1 January 2006 133-W pulsed fiber amplifier with large-mode-area fiber
Author Affiliations +
Optical Engineering, 45(1), 010502 (2006). doi:10.1117/1.2160520
A master-oscillator fiber power amplifier (MOPA) system with a 4-m-long Yb3+-doped homemade large mode area (LMA) double-clad fiber is reported. The system emits up to 133.8 W of amplified radiation at a wavelength of 1064 nm and a repetition rate of 100 kHz, limited only by the available pump power. Peak power of 300 kW at 20 kHz with a pulse duration of 15 ns is obtained.
Kong, Lou, Zhou, Xue, and Wang: 133-W pulsed fiber amplifier with large-mode-area fiber



Recent development of techniques for multimode core fibers and advances in high-power and high-brightness diode lasers have made it possible to dramatically increase output signal powers from Yb-doped fiber lasers. For the increasing number of applications demanding high average powers at high repetition rate, MOPA with LMA double-clad fiber represents an attractive solution. With a combination of beam confinement and excellent heat dissipation due to the large surface area to gain volume ratio of doped fiber, MOPA system is beginning to compete with conventional solid state lasers in many application areas. Difficulty in scaling pulse energies originates in the limited size of the fiber core and relatively long pulse propagation length. Increasing the size of the core appears to be one of the main directions of the technological advancement toward high energies and powers, however, it can eventually lead to the significant degradation of the beam quality.

The output signal powers from MOPA system are increased rapidly in recent years. A 20.1-W single-frequency MOPA radiation at 1064nm with diffraction-limited beam quality (M21.3) was reported in 2001.1 The LMA fiber core was 30μm with a NA of 0.06, and the D-sharp inner cladding was 400350μm with a NA of 0.38. Several months later, 51.2W of average power was obtained from the 24-m fiber MOPA system, and a power of 60kW was achieved.2 In 2002, 100-W nanosecond MOPA radiation was realized, with a 400μm coreless end cap spliced on the output side of the fiber to avoid fiber facet damage.3 Subsequently, 100-W single frequency was presented with 9.4-m LMA fiber, where the core was only 28μm .4 The short-length LMA fiber is preferable to realize high power output as the effects of Raman scattering can be reduced and stimulated Raman scattering threshold increased.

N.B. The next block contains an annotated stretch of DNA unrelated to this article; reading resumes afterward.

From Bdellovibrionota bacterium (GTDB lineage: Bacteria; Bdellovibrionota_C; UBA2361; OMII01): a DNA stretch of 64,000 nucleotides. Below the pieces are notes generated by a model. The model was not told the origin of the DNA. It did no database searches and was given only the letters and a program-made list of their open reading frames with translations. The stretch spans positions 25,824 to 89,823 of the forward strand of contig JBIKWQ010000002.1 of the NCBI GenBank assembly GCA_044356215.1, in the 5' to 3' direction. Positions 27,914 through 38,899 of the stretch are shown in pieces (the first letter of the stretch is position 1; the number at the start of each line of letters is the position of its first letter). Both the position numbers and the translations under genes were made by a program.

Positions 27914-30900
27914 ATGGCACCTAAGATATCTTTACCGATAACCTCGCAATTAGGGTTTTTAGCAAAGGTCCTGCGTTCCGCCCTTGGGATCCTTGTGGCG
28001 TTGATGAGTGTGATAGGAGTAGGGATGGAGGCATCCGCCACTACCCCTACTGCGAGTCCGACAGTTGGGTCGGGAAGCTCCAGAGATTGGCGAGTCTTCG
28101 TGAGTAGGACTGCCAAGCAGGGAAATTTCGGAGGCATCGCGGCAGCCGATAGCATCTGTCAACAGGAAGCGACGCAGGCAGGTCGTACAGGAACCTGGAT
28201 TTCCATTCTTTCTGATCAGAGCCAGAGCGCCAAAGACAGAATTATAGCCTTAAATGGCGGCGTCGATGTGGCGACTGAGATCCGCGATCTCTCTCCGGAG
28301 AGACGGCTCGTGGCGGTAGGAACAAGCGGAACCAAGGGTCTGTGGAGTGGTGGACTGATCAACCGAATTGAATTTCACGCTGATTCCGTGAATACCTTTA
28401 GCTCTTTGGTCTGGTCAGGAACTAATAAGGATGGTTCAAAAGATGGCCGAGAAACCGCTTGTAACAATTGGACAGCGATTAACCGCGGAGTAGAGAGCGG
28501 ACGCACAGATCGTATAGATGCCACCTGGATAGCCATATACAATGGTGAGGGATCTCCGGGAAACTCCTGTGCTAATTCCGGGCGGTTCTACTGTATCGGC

In this letter we report a 975-nm diode-pumped MOPA system with 133.8W of pulsed amplified radiation at 1064nm based on a 4-m homemade LMA double-clad fiber without a coreless end cap at output end, limited only by the available pump power.


Experiments and Results

The double-clad Yb-doped LMA fiber used in the experiment was designed by our independent technology and fabricated by standard modified chemical-vapor deposition (MCVD). The fiber has a 43μm diameter Yb-doped core with a NA of 0.08, centered in the preform and a 650600μm D-shaped inner cladding with a NA of 0.37. The doping Yb3+ concentration is evaluated to 6500ppm .

The setup of the MOPA system is shown in Fig. 1. As a seed source a Q-switched laser is applied. The laser delivers average powers up to 1W between 20 and 100kHz repetition rate at 1064nm . A Faraday isolator protects the seed laser from back-reflections. The length of double clad fiber is 4m . The small ratio of the inner cladding area to the active core area of 200 ensures that more than 90% of the launched pump light is absorbed in the fiber, which is coiled by 10-cm-diameter cylindrical mandrel in air, without any special cooling device. Polishing both fiber ends at an angle of 510° suppresses laser operation and seeding of amplified spontaneous emission of the high-power fiber amplifier as a result of Fresnel reflections. The fiber amplifier is pumped by a laser diode which is water-cooled. The operating temperature is 18° to 22°C , and the central wavelength is about 975nm . Two lenses, which have short focal length, are used to couple the pump light into the inner cladding with a coupling efficiency of 90% . A high transmission for pump light and high reflection for amplified light dichroic mirror is placed by an angle of 45°to separate the pump and amplified light. Two reflecting mirrors are used to shorten the length of the system. An aspheric lens is used to couple the seed light into the active core with high efficiency.